Altenburg castle is perched on top of Bamberg's highest hill and is one of Bamberg's major landmarks. The castle was first mentioned in 1109 and was used at this time as a refuge. In the 14th and 15th centuries it served as a richly furnished residence for Bamberg's bishops, but was almost completely destroyed in 1553 by margrave Alfred Alcibiades von Brandenburg-Kulmbach in the second margrave war.
The only remains of the medieval construction are the 33 metre keep from the 13th century and parts of the surrounding wall. An iron basket hangs from the upper section of the tower which was used to send fire signals to Giechburg castle near Scheßlitz, 20km away.
In the Romance period, Altenburg was rebuilt. E.T.A. Hoffmann retreated to one of the wall towers in 1812, to which the 'Hoffmannsklause' restaurant in the new building of the former palace (1901/02) owes its name. The terrace commands a panoramic view of the episcopal town and the surrounding region.
The restaurant was formed after the takeover by the 'Altenburg club'. The premises were located as it is today in the cultivation of the gatehouse. The kitchen, a vaulted room was built in 1834. In the last quarter of the 19th Century the premises has been newly decorated. Lippel family took over the restaurant in 1972.References:
Augustusburg Palace represents one of the first examples of Rococo creations in Germany. For the Cologne elector and archbishop Clemens August of the House of Wittelsbach it was the favourite residence. In 1725 the Westphalian architect Johann Conrad Schlaun was commissioned by Clemens August to begin the construction of the palace on the ruins of a medieval moated castle.
In 1728, the Bavarian court architect François de Cuvilliés took over and made the palace into one of the most glorious residences of its time. Until its completion in 1768, numerous outstanding artists of European renown contributed to its beauty. A prime example of the calibre of artists employed here is Balthasar Neumann, who created the design for the magnificent staircase, an enchanting creation full of dynamism and elegance. The magical interplay of architecture, sculpture, painting and garden design made the Brühl Palaces a masterpiece of German Rococo.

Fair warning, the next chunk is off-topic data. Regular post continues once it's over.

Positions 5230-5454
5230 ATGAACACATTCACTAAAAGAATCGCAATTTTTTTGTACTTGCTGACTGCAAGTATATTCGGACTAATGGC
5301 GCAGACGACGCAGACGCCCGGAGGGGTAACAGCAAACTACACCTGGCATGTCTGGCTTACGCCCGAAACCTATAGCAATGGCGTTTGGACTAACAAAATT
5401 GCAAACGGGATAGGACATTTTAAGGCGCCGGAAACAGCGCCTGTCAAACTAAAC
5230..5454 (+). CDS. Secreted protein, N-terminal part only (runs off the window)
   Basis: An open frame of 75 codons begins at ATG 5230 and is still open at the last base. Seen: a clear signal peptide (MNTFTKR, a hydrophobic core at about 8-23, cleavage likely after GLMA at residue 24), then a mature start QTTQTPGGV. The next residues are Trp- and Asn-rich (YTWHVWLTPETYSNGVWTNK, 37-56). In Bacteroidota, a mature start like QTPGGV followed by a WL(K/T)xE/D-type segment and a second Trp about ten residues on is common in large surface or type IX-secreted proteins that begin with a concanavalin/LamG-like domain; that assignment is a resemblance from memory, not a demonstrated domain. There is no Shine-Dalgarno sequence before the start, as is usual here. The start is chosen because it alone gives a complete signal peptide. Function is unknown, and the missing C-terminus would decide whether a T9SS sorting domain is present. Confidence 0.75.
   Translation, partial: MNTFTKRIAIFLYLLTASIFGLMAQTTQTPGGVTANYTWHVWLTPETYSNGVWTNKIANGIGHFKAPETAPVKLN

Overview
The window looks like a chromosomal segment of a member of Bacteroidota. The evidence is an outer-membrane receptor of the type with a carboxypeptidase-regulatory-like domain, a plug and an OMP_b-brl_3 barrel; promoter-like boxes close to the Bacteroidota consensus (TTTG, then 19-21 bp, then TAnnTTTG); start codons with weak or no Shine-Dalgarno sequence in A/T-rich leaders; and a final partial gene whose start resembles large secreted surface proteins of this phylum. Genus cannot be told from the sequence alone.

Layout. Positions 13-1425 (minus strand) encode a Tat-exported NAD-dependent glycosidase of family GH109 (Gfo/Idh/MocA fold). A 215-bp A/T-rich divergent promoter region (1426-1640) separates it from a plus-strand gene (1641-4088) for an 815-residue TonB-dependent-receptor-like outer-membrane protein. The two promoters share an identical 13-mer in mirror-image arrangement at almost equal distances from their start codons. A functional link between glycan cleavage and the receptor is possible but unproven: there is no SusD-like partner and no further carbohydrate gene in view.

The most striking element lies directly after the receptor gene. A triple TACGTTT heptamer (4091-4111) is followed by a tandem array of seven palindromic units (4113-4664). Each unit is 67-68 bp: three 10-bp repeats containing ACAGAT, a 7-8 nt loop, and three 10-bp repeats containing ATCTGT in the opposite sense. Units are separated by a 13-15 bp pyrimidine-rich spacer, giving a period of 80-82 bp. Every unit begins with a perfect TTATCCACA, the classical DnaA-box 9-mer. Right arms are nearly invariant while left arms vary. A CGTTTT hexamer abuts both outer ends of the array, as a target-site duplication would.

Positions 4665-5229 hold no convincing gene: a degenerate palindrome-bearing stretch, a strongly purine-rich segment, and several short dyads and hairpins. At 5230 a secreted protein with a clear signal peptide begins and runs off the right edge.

UNESCO honoured history and present of the Rococo Palaces by inscribing Augustusburg Palace – together with Falkenlust Palace and their extensive gardens – on the World Heritage List in 1984. From 1949 onwards, Augustusburg Palace was used for representative purposes by the German Federal President and the Federal Government for many decades.
In 1728, Dominique Girard designed the palace gardens according to French models. Owing to constant renovation and care, it is today one of the most authentic examples of 18th century garden design in Europe. Next to the Baroque gardens, Peter Joseph Lenné redesigned the forested areas based on English landscaping models. Today it is a wonderful place to have a walk.